Dan Clark Audio Ether C
Headfonics 2015

Dan Clark Audio Ether C Review

Sound Impressions


Tonally the Ether C is the most satisfying closed planar headphone I have ever tried to date. It is the most “open” closed planar headphones that I have heard and ahead of the Prime in terms of soundstage and imaging.

I spoke highly of the Prime’s dynamics and imaging but the Ether C is superior. It is not just a progression of the Prime tonal qualities but a whole reimagining and as I mentioned it is my belief this was what Dan wanted to achieve previously with the old T50RP drivers but sadly could not due to the driver’s limitations.

This is a very neutral presentation by the way, perhaps some in the coloration camp might argue that it is too neutral or ‘bright’ and lacking in “slam” but tonally I find it to be very accurate and coherent.

That’s the big word I keep going back to when thinking about the Ether C’s tonality, “coherence” and how together sounding the Ether C is. The Prime’s main calling card was what I called listener engagement with that vivid and dynamic presentation, enhanced soundstage, and excellent energy.

The Ether C retains a lot of that but it ups the resolution significantly, producing a very natural almost dominant mid-range, a pitch-perfect vocal presence, and an even deeper and more holographic soundstage.

What makes the Ether C tonally so right for me is the balance. Right across the spectrum, the Ether C is tight, clean, fast, and with excellent instrumental spacing and timbre. It’s the Michael Chang of headphones! I can honestly feel it can run down most things and retrieve them.

I won’t deny those looking for low-end grunts coming from say an early revision of the LCD series might be left a bit wanting, or that it beats the HD800 in just pure soundstage vastness. It doesn’t have that glorious endless bass detail of the HE1000 either.

The Ether C is a musical headphone but in the right way, more of an all-around enjoyable accuracy than a series of colored “instant impact” peaks.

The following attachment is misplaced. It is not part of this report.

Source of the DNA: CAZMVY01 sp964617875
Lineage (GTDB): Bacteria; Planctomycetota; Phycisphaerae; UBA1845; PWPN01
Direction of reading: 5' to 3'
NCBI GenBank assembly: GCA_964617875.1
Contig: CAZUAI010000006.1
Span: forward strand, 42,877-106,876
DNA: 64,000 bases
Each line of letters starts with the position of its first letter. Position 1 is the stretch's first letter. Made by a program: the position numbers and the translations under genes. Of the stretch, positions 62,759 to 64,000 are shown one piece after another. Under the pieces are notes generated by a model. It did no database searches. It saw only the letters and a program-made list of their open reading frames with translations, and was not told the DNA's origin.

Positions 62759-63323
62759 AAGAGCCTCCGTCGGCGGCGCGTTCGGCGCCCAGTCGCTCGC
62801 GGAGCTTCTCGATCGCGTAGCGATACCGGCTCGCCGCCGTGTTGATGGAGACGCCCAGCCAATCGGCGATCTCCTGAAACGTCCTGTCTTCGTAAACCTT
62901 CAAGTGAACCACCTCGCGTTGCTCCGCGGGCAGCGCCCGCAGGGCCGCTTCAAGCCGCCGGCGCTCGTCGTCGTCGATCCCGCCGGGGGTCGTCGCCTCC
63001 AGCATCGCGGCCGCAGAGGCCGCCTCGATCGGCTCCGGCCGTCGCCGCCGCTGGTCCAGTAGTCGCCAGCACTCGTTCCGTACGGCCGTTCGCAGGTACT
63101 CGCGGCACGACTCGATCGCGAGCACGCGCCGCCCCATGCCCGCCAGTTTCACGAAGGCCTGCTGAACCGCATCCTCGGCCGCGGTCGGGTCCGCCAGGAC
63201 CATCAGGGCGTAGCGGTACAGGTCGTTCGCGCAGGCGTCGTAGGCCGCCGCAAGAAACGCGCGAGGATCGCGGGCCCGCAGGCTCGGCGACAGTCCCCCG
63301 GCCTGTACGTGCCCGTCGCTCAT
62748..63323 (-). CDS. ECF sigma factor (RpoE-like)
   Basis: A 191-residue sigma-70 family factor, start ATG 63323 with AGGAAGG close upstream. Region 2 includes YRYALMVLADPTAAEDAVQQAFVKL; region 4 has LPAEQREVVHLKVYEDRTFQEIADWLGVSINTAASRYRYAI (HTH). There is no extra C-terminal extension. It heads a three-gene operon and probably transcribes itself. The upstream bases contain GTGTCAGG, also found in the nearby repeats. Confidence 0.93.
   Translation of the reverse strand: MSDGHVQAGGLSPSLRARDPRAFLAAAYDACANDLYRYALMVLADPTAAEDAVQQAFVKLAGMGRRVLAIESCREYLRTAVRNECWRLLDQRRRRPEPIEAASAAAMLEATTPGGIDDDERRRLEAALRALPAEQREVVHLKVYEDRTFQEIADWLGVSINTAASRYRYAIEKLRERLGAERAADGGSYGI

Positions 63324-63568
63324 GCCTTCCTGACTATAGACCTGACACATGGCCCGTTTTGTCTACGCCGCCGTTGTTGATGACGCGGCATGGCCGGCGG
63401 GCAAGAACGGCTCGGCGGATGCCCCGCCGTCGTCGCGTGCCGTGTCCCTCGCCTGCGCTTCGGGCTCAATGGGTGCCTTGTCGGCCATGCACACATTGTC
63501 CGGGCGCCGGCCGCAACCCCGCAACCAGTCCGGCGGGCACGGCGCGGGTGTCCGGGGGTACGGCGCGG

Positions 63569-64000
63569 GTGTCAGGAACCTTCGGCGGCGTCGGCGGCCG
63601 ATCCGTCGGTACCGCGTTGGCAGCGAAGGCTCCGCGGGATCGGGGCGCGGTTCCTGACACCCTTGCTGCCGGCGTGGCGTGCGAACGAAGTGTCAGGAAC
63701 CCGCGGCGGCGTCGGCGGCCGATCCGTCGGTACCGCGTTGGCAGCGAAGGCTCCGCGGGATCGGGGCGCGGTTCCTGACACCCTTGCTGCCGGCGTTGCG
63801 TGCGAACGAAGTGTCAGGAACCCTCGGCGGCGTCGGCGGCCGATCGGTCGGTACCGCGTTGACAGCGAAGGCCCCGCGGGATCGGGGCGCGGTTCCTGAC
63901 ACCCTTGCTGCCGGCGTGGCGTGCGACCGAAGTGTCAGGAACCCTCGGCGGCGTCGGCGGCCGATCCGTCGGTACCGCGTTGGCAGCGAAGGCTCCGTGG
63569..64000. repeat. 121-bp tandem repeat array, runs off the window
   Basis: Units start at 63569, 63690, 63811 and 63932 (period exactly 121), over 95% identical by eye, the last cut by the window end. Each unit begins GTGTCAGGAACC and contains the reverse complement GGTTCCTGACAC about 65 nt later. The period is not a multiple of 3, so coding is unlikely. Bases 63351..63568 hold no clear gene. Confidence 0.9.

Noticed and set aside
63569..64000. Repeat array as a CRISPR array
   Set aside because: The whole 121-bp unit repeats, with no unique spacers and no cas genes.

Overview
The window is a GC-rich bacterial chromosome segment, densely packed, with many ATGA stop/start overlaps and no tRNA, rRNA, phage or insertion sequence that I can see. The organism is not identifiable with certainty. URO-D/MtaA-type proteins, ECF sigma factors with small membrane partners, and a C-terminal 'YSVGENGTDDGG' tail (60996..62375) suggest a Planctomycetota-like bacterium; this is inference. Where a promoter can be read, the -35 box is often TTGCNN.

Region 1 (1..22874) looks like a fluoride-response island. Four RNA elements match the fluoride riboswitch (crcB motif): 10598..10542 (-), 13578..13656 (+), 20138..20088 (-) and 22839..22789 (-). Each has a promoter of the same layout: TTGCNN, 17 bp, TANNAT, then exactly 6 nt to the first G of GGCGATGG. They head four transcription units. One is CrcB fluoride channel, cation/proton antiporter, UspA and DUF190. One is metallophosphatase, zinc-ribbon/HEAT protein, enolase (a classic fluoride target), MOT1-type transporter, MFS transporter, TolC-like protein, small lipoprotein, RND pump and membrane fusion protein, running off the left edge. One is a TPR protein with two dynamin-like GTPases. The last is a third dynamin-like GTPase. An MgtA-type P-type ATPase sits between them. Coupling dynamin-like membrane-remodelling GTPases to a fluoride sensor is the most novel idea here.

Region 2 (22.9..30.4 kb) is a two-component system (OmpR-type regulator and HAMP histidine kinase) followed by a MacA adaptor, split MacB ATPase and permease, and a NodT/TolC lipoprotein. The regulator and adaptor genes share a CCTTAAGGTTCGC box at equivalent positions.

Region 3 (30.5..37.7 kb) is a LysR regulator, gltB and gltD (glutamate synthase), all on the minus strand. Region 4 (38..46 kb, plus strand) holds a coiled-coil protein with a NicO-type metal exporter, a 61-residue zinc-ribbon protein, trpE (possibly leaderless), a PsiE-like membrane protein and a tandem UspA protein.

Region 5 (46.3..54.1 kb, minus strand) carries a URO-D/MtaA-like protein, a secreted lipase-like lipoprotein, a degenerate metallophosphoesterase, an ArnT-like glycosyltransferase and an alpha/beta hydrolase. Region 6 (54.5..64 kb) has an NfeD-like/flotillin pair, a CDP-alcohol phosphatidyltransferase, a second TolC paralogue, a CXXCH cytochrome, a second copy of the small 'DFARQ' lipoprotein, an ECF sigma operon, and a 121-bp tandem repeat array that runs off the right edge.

The stock bass performance on the Ether C is perhaps a point of contention but ultimately it depends on what camp you align yourself to and there are some changes with the tuning kit to be had.

This is a tight, detailed, and very well-controlled bass presentation but it also has a neutral flat bass signature bereft of any mid-bass slam or heightened sub-bass response.

Planar fans who gravitate to the LCD-2 in particular may start gnawing at the bones of the Ether C as it can across as a bit lean in comparison. However, those in the neutrality camp might praise its greater level of accuracy and speedier turn that transitions seamlessly into the mid-range.

If, for example, we go back to the Prime review, I mentioned that compared to the Dogs we had a full-sounding but essentially flatter bass response that stayed relatively coherent but had less slam than the Dogs.

The Ether C is even flatter and more neutral than the Prime and no matter what amp I threw out of it things didn’t change a whole lot. Amps like the Studio 6, NuPrime’s DAC-10, Hifiman’s EF6, and the Schiit Mjolnir produce a largely similar response.

Overall the stock bass response of the Ether C is about 2-3db lower than the Prime so if you want more grunt you may have to look at the tuning kit and the v1.1 foams to achieve that.


The Ether C does respond to a bit of EQ though on a more judicious level than the Prime which seems to be able to suck up a bit more sub-bass boost from 55 Hz to 110 Hz using Foobar.

The best I could get before things started sounding unbalanced and distorted was around 20-25% which is about 10% less than the Primes could absorb before sounding uneven.

With this little EQ dabble EDM monitoring levels, particularly with old-school Trance’s high BPM rate became more than acceptable. The Ether C’s clarity and extension combined with that tiny EQ tweak make Van Buuren’s 2010 trance instrumental Orbion positively sing.

That being said, outside of EDM and other bass-dominant genres, I did not need to resort to ‘cheap parlor tricks’ to enhance the Ether C bass performance. My preference overall was to keep the Ether C tight and flat where I felt it was more coherent sounding on a wider range of genres.

Dan Clark Audio Ether C


The mid-range on the Ether C is very good for a closed headphone and perhaps the highlight of the overall performance. Not a hint of congestion to be had anywhere with top-notch instrumental separation and a very natural and accurate timbre.

Dan qualified the difference between the Ether C and Open version a mid-range with a bit more energy than the slightly softer open-back version. Yet the Ether C does not have an overly forward-sounding mid-section as a result; just a touch more focus on the attack for me.

Vocals in particular benefit from this Ether C’s tuning. The sound is more resolving than the Prime could manage and a bit more vivid than the Ether open back.

The texture and the detail in vocal performance are incredibly life-like. If there was sibilance it is in the recording pure and simple. The more character in the vocal the more engaging it becomes. Nothing about the Ether C sounds honky, nasal, or forced.